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A woman's ovaries perform a vital role in reproduction. There is one ovary on each side of the uterus (womb) in the pelvis. These oval-shaped sacs produce eggs and the hormones estrogen and progesterone. Ovarian cancer is a disease in which malignant (cancerous) growth forms in any part of the ovaries, versus cancer that starts elsewhere in the body and metastasizes (spreads) to the ovaries.
Fortunately, ovarian cancer is rare, and early detection through regular papanicolaou (Pap) tests and pelvic exams may be helpful in catching the disease in its first stages when treatment can be most effective. When ovarian cancer is diagnosed and treated early the survival rate increases to more than 90 percent.
Ovarian Cancer Symptoms
Early cancer often causes no symptoms, and sometimes symptoms that do occur are mistaken for other problems such as irritable bowel syndrome. Women should take notice of any abnormal belly feeling that does not go away including swelling, bloating, pain, feeling full quickly or having trouble eating. Other pelvic-area symptoms include the need to urinate frequently, a change in bowel habits or abnormal menstruation. Telltale signs also include unusual fatigue, back pain, pain during sex or unexplained weight loss.
Risk Factors for Ovarian Cancer
- Women age 65 or older
- Family history of ovarian or breast cancer
- BRCA-1 and BRCA-2 gene mutations
- Women who have never been pregnant
- Ashkenazi Jewish descent
- Unusually early or late start of menstruation
- Lack of regular screenings such as Pap smears and gynecological physical exams
Types of Ovarian Cancer
The cancers are named for where they originate:
- Epithelian – Cancer that forms on the ovary surface. This type of cancer occurs mostly in adults and represents about 90 percent of ovarian cancers.
- Germ Cell – Cancer in the egg-producing cells within the ovary. This type of cancer affects children and teenage girls and is very rare.
- Stomal – Also called sex-cord cancer, this cancer that begins in the ovarian tissues containing hormone-producing cells. It generally occurs in younger women and is also very rare.
How Ovarian Cancer is Diagnosed
The cancer specialists at the Sidney Kimmel Cancer Center at Jefferson and Jefferson’s Gynecologic Oncologist Program work as a team to confirm your diagnosis. Our thorough process begins with a discussion about your symptoms and a review of your medical history followed by a thorough pelvic exam. If cancer is suspected, doctors may order a series of diagnostic imaging tests to obtain detailed pictures of your ovaries and blood tests to look for high levels of proteins called tumor markers. Ovarian cancer can also be confirmed through tissue biopsies and by analyzing abdominal fluid.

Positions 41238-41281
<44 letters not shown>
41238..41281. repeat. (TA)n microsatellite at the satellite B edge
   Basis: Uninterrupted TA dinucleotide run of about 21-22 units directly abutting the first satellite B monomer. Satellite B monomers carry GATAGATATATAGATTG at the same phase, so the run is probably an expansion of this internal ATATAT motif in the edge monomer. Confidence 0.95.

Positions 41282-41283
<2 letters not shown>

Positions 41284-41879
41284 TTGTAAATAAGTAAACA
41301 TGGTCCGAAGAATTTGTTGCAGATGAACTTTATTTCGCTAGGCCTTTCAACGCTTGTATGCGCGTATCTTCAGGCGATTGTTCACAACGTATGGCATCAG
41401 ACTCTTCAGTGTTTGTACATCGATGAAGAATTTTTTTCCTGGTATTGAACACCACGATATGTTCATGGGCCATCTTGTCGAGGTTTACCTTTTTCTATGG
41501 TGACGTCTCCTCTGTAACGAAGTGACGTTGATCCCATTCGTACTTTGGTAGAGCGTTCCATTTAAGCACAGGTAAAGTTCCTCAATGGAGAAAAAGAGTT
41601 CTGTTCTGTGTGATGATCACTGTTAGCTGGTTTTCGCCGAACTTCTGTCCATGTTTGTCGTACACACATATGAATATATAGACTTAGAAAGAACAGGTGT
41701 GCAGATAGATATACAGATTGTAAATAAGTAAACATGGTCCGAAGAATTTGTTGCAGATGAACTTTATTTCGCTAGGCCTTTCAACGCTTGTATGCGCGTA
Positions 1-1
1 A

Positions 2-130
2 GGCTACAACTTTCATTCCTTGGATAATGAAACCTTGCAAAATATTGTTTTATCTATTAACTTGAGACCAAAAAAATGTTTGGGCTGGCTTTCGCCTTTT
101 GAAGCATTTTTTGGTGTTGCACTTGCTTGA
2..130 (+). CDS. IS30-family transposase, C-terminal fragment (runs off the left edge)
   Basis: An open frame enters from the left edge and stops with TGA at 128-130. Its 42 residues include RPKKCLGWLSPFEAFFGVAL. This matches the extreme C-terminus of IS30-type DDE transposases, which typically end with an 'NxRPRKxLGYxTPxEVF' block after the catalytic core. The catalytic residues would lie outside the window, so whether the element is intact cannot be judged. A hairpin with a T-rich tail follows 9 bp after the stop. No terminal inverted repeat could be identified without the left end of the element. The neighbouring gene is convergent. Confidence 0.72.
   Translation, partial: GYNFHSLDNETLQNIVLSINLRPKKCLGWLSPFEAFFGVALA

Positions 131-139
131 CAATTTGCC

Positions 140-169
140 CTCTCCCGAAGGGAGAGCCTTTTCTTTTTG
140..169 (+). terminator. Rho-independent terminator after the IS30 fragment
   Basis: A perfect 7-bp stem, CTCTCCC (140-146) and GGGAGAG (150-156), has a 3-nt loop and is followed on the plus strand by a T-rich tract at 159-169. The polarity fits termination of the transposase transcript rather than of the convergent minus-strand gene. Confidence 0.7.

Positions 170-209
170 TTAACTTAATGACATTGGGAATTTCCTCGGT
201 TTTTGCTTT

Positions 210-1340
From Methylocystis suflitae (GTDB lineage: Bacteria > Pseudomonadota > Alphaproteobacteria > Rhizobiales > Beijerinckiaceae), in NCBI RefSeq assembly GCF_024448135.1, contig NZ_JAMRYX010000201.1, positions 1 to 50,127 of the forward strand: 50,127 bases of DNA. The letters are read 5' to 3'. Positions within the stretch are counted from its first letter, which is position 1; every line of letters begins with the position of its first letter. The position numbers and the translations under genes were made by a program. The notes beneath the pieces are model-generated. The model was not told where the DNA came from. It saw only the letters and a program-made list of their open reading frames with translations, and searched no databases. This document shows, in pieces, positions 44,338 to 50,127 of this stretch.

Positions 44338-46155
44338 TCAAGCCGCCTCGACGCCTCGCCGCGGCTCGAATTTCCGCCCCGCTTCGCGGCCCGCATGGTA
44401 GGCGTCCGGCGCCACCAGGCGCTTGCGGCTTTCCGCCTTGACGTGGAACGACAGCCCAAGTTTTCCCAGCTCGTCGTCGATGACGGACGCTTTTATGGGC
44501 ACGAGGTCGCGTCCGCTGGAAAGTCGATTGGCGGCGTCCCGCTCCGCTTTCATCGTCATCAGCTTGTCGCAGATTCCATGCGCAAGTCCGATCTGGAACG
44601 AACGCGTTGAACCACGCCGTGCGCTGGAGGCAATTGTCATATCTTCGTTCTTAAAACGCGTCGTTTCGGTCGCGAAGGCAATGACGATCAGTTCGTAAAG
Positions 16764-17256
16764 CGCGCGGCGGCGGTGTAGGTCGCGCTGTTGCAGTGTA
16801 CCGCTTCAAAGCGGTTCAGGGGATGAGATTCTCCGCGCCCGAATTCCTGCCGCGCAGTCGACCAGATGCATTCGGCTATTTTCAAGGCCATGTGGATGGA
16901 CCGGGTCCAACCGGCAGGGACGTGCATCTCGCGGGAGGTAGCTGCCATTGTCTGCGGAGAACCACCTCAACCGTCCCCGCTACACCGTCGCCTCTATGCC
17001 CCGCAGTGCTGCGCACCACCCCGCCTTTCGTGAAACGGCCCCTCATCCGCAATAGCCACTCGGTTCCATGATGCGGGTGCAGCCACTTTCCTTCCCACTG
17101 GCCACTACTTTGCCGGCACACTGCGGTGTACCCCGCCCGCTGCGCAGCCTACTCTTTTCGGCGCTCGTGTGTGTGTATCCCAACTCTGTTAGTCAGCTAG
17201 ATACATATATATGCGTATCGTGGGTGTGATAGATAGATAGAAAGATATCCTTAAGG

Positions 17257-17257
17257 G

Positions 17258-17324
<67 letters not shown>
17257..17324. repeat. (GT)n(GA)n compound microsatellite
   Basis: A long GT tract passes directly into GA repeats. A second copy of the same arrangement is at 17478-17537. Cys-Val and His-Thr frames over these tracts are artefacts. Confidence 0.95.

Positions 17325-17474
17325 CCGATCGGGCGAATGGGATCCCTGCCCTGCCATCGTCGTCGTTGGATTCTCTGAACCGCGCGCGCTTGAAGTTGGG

If you think you may be at an increased risk of developing ovarian cancer due to your family’s genetics, the Jefferson's Clinical Cancer Genetics Service will provide genetic risk assessment, genetic counseling and genetic testing.
If you are diagnosed with ovarian cancer, you want treatment from a hospital that specializes in cancer care – specifically gynecologic cancers. For that reason, you can feel confident that the doctors at the Sidney Kimmel Cancer Center at Jefferson and Jefferson’s Gynecologic Oncologist Program will carefully guide you through available treatment options based on your age, your physical condition plus your cancer’s size and stage of growth.
The vast majority of ovarian cancer cases involve surgery. If the cancer is small or confined to one ovary, doctors may just remove the diseased ovary. If the cancer is more advanced and widespread, the surgeons may remove both ovaries and other parts of the reproductive system including fallopian tubes, the uterus and nearby tissues. Your treatment options may also include chemotherapy and intensity-modulated radiation therapy before or after surgery.
Why Choose Jefferson for Ovarian Cancer?
We are your Philadelphia area resource for nationally-recognized oncology expertise. The Sidney Kimmel Cancer Center at Jefferson is one of only 69 National Cancer Institute (NCI) – designated Cancer Centers in the U.S., a special designation that applies only to regional referral centers with a high level of clinical services and participation in national clinical trials.
Our physicians and scientists have helped pioneer new approaches to ovarian cancer treatment by translating scientific discovers into improved patient care. When you become one of our patients we provide you and your family with a support network that includes specially trained nurses, educators, fellow patients and our Buddy Program of cancer survivors.
Clinical trials are the best way patients can receive new therapies and procedures. To find out if a clinical trial might be right for you, ask your health care provider or contact the Sidney Kimmel Cancer Center Clinical Research Management Office at 215-955-1661.
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Call 1-800-JEFF-NOW (1-800-533-3669) to speak with a JEFF NOW® representative who will schedule an appointment for you.